So in order to have all of that and more, you need to do an upper-body workout that focuses on this winning formula: stability, strength and power.
This dumbbell workout has all of these ingredients. Designed with pulling, pushing and explosive movements, this 20-minute upper-body workout is everything you need to build well-rounded strength for carrying out everyday activities and crushing your fitness goals.
For the best results, do this 20-minute upper-body workout two or three times a week, but make sure to limit power exercises to one or two times a week to allow proper recovery.
Check out more of our 20-minute workouts here — we’ve got something for everyone.
1. Dumbbell Overhead Rainbow
Rainbows help improve shoulder mobility, making them a great warmup move for your upper body. Because you're isolating your shoulders, it also forces you to recruit your core to keep the rest of your body stable. This move is harder than it looks, so keep the dumbbells light, around 2.5 to 5 pounds.
- Stand with your feet shoulder-width apart and hold a dumbbell in each hand in front of your thighs, palms facing forward.
- Soften your elbows and begin to sweep your arms to the sides and then overhead, finishing with your biceps by your ears. Avoid allowing the dumbbells to touch each other in the overhead position.
- Reverse the motion and return the weights back down to the starting position.
If you don't have the shoulder mobility to do rainbows, you can do lateral dumbbell raises instead. Brace your core and raise the weights out to your sides until they reach shoulder height. Then slowly lower the weights back down.
2. Weighted Superman
The superman targets your lower back, glutes, hamstrings and abs, and adding weights only makes it that much more challenging. This classic pulling movement also helps correct rounded shoulders and a hunched-over back from poor posture by strengthening your entire posterior chain and improving mobility.
- Hold a dumbbell in each hand and lie on your stomach with your arms extended overhead and your legs straight behind you.
- Squeezing your glutes, hamstrings and quads, lift your feet and legs off the ground. At the same time, lift your chest off the ground. This is the starting position.
- Maintaining this lift in your body, draw your elbows back and pull the dumbbells by your sides, squeezing your shoulder blades together and forming a "W" with your arms.
- Press the dumbbells back overhead. Don't drop the weights or lower your body to the ground until you've finished all reps.
You can modify this exercise by keeping your legs, chest and forehead on the floor and doing the same movement with your arms.
3. Close-Grip Bench Press
A close-grip bench press is a great way to increase pushing power because it utilizes your triceps, chest and shoulders. As soon as the dumbbells touch your chest, explosively press the weights up to activate those fast-twitch muscle fibers.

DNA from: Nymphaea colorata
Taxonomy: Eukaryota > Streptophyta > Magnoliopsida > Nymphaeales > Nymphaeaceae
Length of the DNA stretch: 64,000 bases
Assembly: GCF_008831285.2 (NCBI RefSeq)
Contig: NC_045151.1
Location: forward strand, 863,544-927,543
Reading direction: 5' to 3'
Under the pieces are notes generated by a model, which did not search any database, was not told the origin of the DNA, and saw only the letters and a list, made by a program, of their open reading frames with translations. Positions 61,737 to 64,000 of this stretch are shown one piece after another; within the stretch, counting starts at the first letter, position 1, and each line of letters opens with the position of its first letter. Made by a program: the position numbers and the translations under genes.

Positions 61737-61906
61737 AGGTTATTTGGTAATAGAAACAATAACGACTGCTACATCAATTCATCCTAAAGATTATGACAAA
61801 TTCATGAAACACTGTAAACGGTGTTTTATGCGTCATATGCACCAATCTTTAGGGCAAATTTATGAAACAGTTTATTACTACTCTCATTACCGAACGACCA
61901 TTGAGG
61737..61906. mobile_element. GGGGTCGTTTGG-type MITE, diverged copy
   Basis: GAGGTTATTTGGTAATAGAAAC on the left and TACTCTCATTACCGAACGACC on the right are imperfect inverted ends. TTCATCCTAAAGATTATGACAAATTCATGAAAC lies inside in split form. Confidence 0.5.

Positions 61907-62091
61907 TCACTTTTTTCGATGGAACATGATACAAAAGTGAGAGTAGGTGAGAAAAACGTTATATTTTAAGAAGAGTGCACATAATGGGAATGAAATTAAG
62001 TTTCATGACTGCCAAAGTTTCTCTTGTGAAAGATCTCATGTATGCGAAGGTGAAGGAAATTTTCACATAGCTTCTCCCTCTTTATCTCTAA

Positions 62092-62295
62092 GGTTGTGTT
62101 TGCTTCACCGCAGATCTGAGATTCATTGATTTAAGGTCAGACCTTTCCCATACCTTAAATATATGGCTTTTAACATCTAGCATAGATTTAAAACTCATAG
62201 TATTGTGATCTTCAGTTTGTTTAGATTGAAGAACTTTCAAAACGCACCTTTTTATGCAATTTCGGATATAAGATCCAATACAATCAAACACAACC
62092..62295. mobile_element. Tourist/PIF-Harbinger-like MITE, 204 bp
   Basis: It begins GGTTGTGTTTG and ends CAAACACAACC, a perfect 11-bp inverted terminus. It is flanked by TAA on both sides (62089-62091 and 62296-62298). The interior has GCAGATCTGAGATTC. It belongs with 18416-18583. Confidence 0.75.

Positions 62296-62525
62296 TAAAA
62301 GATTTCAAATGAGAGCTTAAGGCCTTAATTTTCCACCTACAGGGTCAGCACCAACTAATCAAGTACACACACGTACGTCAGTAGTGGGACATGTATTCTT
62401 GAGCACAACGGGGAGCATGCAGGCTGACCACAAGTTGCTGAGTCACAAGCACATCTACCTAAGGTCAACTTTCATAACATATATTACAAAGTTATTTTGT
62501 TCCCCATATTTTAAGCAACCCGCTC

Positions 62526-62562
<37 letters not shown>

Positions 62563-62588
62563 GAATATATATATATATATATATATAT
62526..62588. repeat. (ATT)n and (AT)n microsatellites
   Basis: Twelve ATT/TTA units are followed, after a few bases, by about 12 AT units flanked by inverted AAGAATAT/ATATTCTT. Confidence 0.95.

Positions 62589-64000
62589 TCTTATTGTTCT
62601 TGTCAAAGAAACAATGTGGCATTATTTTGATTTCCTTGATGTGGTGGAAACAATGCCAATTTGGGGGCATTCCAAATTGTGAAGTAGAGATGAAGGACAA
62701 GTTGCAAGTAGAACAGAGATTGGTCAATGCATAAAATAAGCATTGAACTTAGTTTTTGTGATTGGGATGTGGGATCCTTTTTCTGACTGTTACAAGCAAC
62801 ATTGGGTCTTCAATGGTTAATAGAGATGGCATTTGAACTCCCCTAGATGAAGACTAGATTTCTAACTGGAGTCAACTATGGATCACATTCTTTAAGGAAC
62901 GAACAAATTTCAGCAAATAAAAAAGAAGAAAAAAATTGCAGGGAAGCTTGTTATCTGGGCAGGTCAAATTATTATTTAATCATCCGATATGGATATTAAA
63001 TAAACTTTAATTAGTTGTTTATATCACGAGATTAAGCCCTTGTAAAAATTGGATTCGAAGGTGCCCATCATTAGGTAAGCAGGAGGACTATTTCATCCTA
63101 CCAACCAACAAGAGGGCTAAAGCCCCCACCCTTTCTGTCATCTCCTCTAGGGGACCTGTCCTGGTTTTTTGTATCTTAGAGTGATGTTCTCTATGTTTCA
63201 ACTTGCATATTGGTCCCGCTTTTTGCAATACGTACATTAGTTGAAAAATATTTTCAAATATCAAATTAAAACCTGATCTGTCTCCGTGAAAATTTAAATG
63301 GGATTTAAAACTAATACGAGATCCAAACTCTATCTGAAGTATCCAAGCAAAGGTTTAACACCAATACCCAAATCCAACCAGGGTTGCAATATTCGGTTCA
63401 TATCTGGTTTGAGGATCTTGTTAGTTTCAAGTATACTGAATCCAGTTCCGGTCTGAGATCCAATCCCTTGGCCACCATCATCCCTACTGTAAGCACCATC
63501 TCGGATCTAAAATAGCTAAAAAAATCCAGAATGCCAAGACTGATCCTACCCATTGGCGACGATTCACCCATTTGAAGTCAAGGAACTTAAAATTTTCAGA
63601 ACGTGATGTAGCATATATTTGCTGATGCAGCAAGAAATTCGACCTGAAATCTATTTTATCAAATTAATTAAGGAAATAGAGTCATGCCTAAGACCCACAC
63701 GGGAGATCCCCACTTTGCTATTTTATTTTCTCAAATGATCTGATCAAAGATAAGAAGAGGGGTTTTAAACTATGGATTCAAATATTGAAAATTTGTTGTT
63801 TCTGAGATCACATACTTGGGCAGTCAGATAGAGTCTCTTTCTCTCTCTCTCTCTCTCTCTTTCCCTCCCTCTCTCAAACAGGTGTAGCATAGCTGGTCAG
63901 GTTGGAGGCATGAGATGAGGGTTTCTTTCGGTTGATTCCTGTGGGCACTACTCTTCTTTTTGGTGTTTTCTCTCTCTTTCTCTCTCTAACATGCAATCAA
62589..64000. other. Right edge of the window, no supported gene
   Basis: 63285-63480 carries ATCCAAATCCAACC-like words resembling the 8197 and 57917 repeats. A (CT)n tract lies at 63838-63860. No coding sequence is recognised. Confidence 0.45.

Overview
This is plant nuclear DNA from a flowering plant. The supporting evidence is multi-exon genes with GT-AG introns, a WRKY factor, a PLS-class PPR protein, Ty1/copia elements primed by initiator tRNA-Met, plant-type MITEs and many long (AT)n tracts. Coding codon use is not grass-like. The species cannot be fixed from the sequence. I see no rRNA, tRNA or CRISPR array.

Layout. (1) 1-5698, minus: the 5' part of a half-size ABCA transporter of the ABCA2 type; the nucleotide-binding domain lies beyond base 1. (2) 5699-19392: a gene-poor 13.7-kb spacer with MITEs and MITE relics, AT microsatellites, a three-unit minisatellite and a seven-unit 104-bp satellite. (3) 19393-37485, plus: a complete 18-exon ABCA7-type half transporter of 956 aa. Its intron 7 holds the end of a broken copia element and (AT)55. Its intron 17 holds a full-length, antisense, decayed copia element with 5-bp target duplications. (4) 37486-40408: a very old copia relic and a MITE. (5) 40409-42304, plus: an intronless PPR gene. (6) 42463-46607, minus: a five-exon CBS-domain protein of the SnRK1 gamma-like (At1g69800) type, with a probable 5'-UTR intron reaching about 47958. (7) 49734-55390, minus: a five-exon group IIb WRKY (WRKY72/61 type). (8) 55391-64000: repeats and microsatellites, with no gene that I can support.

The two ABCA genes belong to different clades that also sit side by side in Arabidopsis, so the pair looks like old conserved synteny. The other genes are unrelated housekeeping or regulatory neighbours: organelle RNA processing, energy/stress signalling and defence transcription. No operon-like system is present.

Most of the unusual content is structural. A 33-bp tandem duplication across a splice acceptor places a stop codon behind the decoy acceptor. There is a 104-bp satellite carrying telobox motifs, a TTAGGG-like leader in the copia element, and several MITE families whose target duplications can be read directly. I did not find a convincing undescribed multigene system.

- Lie flat on your back and bend your knees with your feet flat on the floor. If you have a spotter, have them hand you the dumbbells and hold one in each hand, palms facing in. If you don't have a spotter, sit in an upright position and pick up the weights before you lie down on the ground.
- Hold the dumbbells close together by your chest.
- Press your arms toward the ceiling until they are fully extended.
- Keeping the dumbbells together, slowly bring them back down to the starting position.
Sometimes a triceps-dominant movement, like the close-grip bench press, can be challenging. To make this exercise slightly easier, do a wide-grip bench press, holding the dumbbells with a prone (overhand) grip. Check out these other chest press variations for more ideas.
4. Seated Incline Dumbbell Curl
The incline dumbbell curl directly targets your biceps brachii, the biggest muscles in your arm. Doing this exercise sitting down on the ground on an incline engages your core and creates a greater contraction in your biceps than doing a curl standing up.
- Sit on the ground with your knees bent and feet flat on the floor. Lean back until you feel your abs engaged and then lift your feet off the ground. Hold a dumbbell in each hand with your palms facing up.
- With a slight bend in your elbows, pull the dumbbells to your shoulders, squeezing your biceps at the top.
- Lower the dumbbells back down to the starting position.
If this incline position is too challenging, sit with your feet flat on the floor as you curl the dumbbells upward. This allows you to still be in an inclined position, but it removes the high resistance of gravity.
5. Single-Dumbbell Snatch
Great for building explosive power, the dumbbell snatch strengthens both your lower and upper body. You drive through your legs to pull the weight up and then use your shoulders and arms to press it overhead.
- Stand with your feet hip-width apart and hold the dumbbell in one hand at arm's length. Extend your other arm to the side to help stabilize your body. Squeeze your shoulder blades back and down to engage your lats. Brace your core.
- Hinge your hips behind you so that your shoulders are above your hips, and your hips are above your knees.
- Keeping your feet firmly planted on the ground, quickly drive through your legs to "float" the dumbbell up to shoulder height. (This is called a high pull.)
- Quickly flip your elbow underneath your shoulder and press the dumbbell overhead, "catching" the dumbbell with soft knees.
- Pause, then straighten your legs and bring the dumbbell back to the starting position.
- Do 4 reps on each side.
Dumbbell snatches are advanced movements that take some practice. To build the same kind of upper-body power, do a single-arm push press. Start with the dumbbell resting on your shoulder and slightly bend your knees to drive the weight overhead as you straighten your legs.